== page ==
Today's Headlines

Today's Headlines - 01 March 2023

National Science Day 2023

GS Paper - 3 (Science)

National Science Day in India is celebrated on 28th February every year to commemorate the discovery of the Raman Effect by Indian physicist Sir Chandrasekhara Venkata Raman, also known as Sir C.V. Raman. The discovery was announced on 28th February 1928, and Raman won the Nobel Prize in Physics in 1930, making him the first Indian to receive a Nobel Prize in a scientific field. This year’s edition is being celebrated under the theme of “Global Science for Global Wellbeing”, in light of India’s G20 presidency.

What is CV Raman Effect

  1. The Raman Effect is a phenomenon in which a photon interacts with a molecule, causing it to undergo a change in energy and momentum.
  2. Specifically, when a photon interacts with a molecule, it can transfer some of its energy and momentum to the molecule, causing it to vibrate or rotate.
  3. This change in the molecule's energy and momentum results in a shift in the wavelength of the scattered photon, which is known as Raman scattering.
  4. The Raman effect is used in Raman spectroscopy, which is a technique used to identify and analyze the chemical composition of materials.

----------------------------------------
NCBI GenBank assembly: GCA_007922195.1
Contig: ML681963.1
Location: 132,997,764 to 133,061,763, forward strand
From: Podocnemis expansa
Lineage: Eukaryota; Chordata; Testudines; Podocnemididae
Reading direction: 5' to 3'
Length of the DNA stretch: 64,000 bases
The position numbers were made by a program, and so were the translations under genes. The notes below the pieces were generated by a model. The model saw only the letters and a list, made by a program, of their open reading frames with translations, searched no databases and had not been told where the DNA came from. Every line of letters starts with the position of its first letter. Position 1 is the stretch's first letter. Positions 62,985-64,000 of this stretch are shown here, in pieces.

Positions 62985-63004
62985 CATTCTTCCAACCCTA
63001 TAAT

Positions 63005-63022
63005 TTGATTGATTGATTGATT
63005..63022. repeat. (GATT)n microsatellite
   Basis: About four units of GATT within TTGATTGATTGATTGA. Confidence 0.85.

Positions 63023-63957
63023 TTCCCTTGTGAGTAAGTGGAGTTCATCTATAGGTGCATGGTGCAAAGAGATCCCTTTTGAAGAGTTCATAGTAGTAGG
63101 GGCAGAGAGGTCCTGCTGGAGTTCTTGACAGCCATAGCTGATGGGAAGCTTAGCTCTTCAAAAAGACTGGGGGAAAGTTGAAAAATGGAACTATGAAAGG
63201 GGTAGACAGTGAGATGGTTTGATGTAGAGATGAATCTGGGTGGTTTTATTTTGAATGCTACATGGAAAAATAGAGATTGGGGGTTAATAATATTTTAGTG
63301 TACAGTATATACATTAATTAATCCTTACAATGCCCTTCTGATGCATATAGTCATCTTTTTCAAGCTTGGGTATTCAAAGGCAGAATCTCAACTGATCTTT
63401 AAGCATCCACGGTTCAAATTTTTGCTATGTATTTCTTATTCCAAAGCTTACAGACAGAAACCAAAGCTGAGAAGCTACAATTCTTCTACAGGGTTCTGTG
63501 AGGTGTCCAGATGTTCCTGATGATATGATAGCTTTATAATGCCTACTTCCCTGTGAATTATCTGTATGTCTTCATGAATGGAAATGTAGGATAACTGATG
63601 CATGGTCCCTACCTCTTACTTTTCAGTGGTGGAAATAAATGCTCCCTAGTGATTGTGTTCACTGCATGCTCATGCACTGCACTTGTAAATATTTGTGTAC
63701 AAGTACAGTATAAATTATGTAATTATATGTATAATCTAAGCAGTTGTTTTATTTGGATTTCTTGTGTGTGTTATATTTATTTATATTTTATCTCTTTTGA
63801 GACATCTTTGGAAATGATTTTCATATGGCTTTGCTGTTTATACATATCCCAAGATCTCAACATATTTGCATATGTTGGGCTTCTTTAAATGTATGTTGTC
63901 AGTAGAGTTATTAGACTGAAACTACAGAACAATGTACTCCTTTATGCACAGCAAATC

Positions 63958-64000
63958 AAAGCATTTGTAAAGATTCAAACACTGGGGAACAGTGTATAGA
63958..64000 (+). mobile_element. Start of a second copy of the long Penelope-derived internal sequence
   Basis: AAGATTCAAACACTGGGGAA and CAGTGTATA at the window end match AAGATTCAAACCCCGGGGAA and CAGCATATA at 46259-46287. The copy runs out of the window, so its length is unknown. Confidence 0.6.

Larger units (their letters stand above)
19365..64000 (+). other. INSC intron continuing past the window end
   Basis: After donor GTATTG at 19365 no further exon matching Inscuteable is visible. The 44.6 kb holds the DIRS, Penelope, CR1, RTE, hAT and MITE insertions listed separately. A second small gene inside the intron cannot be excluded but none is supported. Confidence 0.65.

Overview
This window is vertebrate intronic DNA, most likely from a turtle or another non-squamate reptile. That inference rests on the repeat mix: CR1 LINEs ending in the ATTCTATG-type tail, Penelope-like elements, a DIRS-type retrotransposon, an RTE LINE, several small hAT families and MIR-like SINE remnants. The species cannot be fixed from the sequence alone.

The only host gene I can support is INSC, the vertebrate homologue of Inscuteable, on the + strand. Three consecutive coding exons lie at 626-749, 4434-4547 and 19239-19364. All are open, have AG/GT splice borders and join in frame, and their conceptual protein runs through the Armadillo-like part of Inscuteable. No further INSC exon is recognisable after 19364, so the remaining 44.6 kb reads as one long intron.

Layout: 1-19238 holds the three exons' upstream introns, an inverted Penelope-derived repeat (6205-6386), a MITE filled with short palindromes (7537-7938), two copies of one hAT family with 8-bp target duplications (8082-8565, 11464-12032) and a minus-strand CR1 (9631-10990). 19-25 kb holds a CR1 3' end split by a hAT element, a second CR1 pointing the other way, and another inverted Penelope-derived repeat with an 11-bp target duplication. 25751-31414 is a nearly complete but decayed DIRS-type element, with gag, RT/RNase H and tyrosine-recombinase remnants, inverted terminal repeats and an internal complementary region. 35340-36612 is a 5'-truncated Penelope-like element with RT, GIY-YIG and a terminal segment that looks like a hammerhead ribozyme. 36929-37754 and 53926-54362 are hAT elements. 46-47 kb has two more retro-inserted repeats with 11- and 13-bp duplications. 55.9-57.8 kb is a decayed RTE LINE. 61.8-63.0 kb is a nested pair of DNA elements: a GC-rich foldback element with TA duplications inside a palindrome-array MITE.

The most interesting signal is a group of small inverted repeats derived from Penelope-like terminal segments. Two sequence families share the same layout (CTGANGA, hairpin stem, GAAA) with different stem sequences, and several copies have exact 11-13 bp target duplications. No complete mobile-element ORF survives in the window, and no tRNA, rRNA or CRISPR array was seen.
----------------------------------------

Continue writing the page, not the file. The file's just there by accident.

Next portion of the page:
5. In Raman spectroscopy, a laser is used to excite the molecules in a sample, and the resulting Raman scattering is measured and analyzed to determine the vibrational and rotational modes of the molecules in the sample.

Objectives of National Science Day

  1. The idea of celebrating National Science Day was first proposed by the National Council for Science and Technology Communication (NCSTC) in 1986, and it was subsequently accepted by the Indian government.
  2. The first National Science Day was celebrated on 28th February 1987.
  3. The day is celebrated to recognize and appreciate the contributions of scientists and researchers to the field of science and to create awareness among the general public about the importance of science and its applications in everyday life.
  4. It is an opportunity to promote scientific temper and encourage young people to take up careers in science.

India’s proposed MIIRA to promote millets

GS Paper - 1 (Geography)